Comedy Creates Connection

Comedy: it’s more than just making people laugh – there are real life lessons that can be learned, and I just learned an important one this past weekend that I felt compelled to share: it doesn’t matter how funny you are, if you don’t make a connection with your audience (your customers), they can’t be invested in you.

I learned this the hard (fun) way this past weekend.

Last Friday and Saturday, I was hosting a comedy show featuring a musical comedian at a comedy club in Akron. As the host, it’s my job to set the tone for the show, so I had spent the week at open mics both working on my material and riffing with audiences. Then Friday night came around… I was instructed by the club owner to promote upcoming shows, so that’s how I kicked off the show.
“Give it up for yourselves for coming out!”
They cheer.
“Now, coming up next week is Jim Florentine from VH1’s That Metal Show! The following week is Dave Landau who has been a special guest on The Bob and Tom Show! Anyone here listed to Bob and Tom?”
Crickets.
“Well you should. They’re hilarious.”
Crickets.
Side note: I don’t even listen to Bob and Tom.
That was me trying to force a connection, but still not listening to the crowd. That’s not how you connect with people.
Now what? Do I stand up here and keep trying crowd work? I’m 0 for 1, that can only mean it’s going to get worse. I know! I’ll perform my set for them.
Before the show I went through all of my jokes and decided on the ones that would tie into the narrative of humans being too comfortable with the status quo to make meaningful change. For example, we call a peanut a nut when it’s actually a legume, Gettysburg will never be a progressive town because they can’t stop reminiscing over the glory days – you know, The Civil War – and the Cleveland Indians calling themselves Indians when their logo is clearly Native American – two distinct races.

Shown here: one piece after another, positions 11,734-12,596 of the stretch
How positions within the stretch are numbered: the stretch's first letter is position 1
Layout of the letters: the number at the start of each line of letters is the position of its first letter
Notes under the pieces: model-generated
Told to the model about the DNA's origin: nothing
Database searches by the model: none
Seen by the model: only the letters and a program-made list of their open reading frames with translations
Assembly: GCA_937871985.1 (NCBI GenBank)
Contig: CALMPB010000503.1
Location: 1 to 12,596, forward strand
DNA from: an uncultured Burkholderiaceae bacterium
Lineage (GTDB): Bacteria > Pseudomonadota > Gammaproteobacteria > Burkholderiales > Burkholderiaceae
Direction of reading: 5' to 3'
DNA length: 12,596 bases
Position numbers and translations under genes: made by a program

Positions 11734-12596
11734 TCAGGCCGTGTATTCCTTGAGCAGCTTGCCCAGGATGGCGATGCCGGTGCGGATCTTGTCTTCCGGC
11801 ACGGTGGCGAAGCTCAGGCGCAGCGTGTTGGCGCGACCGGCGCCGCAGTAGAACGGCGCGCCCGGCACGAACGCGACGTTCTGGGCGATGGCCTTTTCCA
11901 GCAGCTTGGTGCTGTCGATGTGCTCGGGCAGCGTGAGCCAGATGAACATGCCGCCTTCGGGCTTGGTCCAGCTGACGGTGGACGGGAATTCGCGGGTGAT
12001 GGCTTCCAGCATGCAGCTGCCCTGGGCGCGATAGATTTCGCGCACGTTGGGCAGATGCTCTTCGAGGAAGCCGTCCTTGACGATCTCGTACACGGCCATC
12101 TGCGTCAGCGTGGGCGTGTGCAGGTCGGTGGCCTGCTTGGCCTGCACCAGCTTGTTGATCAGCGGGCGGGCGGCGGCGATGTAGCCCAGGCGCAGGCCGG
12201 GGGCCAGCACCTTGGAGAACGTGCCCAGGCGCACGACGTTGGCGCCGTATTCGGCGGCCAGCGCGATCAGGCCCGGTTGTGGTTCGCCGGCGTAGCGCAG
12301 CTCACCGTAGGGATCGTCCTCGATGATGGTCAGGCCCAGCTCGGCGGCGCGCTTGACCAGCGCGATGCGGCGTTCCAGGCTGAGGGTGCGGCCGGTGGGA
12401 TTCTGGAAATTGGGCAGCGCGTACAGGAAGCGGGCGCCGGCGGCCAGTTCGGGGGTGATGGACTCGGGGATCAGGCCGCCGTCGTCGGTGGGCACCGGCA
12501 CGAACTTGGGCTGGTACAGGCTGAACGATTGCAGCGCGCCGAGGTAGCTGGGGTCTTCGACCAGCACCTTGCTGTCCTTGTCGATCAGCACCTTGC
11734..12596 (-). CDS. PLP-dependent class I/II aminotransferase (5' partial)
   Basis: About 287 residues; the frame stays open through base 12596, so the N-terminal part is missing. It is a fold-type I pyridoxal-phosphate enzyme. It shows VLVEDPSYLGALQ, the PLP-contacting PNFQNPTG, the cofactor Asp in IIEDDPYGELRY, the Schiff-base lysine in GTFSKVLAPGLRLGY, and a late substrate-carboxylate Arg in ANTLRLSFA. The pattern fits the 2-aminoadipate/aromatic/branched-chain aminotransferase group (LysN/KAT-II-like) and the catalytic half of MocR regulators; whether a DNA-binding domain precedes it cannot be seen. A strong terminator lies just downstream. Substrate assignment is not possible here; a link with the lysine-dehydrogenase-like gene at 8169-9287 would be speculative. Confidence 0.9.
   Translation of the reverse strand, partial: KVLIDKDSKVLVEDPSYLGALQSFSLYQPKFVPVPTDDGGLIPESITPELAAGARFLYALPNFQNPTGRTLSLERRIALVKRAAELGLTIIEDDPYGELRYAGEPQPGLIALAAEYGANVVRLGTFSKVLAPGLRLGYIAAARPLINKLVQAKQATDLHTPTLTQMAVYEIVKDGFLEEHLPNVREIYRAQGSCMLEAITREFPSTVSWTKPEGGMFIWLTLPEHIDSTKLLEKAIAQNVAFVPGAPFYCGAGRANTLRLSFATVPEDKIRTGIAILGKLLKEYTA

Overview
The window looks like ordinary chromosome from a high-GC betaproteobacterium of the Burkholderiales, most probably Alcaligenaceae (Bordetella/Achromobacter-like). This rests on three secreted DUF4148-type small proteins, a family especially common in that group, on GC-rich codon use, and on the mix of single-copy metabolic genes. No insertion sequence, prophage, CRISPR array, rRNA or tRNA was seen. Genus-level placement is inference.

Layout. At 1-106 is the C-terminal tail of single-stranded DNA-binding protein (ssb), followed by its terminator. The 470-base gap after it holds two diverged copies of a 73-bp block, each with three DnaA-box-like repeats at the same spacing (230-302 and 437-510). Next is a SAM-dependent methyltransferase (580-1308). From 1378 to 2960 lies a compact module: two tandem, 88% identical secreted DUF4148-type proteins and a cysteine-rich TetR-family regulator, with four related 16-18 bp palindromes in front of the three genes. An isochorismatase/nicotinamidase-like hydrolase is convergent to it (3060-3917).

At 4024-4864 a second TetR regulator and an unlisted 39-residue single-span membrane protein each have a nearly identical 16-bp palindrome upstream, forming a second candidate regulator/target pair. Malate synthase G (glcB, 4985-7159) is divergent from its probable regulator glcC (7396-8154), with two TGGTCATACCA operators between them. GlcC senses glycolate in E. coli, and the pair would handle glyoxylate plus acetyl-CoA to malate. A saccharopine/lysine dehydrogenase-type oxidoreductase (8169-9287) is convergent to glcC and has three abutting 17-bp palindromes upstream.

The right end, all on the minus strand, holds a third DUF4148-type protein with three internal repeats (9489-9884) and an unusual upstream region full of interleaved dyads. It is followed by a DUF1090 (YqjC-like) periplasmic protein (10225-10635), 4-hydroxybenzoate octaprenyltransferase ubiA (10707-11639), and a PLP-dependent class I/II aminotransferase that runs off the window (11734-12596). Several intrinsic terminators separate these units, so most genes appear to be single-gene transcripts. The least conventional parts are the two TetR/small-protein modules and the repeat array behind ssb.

It turns out the audience wasn’t there to laugh at thought-provoking humor. The headlining comedian used crude acoustic parodies of well-known songs, including Christmas carols, and the audience ate it up. I couldn’t believe it! What was I doing wrong??
“But I do smart comedy!” I reasoned to myself, “I challenge the status quo!”
If you went to see Bruce Springsteen in concert, but a world yo-yo champion was his opening act, you’d be like, “I’m not here to see this guy walk the dog, I want to hear about the glory days.”
So sure, I got some laughs, including one big laugh at my Indians joke (appropriate since the team was in the playoffs at the time), but I never fully connected with the people in the room, and it was a little disheartening to begin the show on a dud.

I approached one of the other, more experienced comedians for pointers on how to more effectively open a show and get the audience riled up.
“Ask if anyone has a Birthday or anniversary and comment on that… and listen for the blender at the bar. Someone always orders a frozen margarita during the opening act. Commenting on that always gets a laugh.”
Noted.
Back on stage again: “Anyone celebrating anything?”
No one. Oh, great. Time to go into my routine – surely the first audience just didn’t get it and the second audience would be much better.
Nope.
Again, I got some laughs, but I was missing that ever-important connection… then the blender went off.
“If anyone needs a root canal, they’re doing them for cheap at the bar.”
Everyone laughed!
“This place has it all: comedy, cocktails, and clean teeth!”
Another laugh.
This was it! Time to ride the momentum train into the rest of my set!
“Did you realize human beings are the only animal to drink the milk of another animal?”
Just as quickly as I got them back, I lost them again, and it deflated me. What was happening?
Lightbulb: I wasn’t listening to them! They came to hear jokes about balls, and here I am telling them about the potential of Gettysburg before the Civil War.
Connection begins when you listen, and I forgot this vital rule of human interaction because I was so focused on getting laughs, rather than working together with the room to create an experience.